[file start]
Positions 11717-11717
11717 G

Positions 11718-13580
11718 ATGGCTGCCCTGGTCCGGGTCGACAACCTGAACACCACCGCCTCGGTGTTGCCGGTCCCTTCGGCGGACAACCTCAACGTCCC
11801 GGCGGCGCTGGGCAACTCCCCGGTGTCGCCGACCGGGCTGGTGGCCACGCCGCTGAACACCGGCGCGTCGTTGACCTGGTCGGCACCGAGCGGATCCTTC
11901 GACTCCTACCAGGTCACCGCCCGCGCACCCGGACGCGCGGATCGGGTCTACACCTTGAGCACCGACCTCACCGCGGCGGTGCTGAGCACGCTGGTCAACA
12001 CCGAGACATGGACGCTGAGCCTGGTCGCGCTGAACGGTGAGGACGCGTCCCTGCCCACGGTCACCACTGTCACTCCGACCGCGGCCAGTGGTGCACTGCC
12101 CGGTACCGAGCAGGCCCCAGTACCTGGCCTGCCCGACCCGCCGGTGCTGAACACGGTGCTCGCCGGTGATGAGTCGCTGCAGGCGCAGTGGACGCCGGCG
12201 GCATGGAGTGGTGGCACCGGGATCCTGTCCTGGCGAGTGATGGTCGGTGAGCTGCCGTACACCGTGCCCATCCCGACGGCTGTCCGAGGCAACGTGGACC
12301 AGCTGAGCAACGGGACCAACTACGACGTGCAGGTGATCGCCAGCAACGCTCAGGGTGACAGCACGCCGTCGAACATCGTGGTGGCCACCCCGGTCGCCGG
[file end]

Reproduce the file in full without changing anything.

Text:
Positions 11717-11717
11717 G

Positions 11718-13580
11718 ATGGCTGCCCTGGTCCGGGTCGACAACCTGAACACCACCGCCTCGGTGTTGCCGGTCCCTTCGGCGGACAACCTCAACGTCCC
11801 GGCGGCGCTGGGCAACTCCCCGGTGTCGCCGACCGGGCTGGTGGCCACGCCGCTGAACACCGGCGCGTCGTTGACCTGGTCGGCACCGAGCGGATCCTTC
11901 GACTCCTACCAGGTCACCGCCCGCGCACCCGGACGCGCGGATCGGGTCTACACCTTGAGCACCGACCTCACCGCGGCGGTGCTGAGCACGCTGGTCAACA
12001 CCGAGACATGGACGCTGAGCCTGGTCGCGCTGAACGGTGAGGACGCGTCCCTGCCCACGGTCACCACTGTCACTCCGACCGCGGCCAGTGGTGCACTGCC
12101 CGGTACCGAGCAGGCCCCAGTACCTGGCCTGCCCGACCCGCCGGTGCTGAACACGGTGCTCGCCGGTGATGAGTCGCTGCAGGCGCAGTGGACGCCGGCG
12201 GCATGGAGTGGTGGCACCGGGATCCTGTCCTGGCGAGTGATGGTCGGTGAGCTGCCGTACACCGTGCCCATCCCGACGGCTGTCCGAGGCAACGTGGACC
12301 AGCTGAGCAACGGGACCAACTACGACGTGCAGGTGATCGCCAGCAACGCTCAGGGTGACAGCACGCCGTCGAACATCGTGGTGGCCACCCCGGTCGCCGG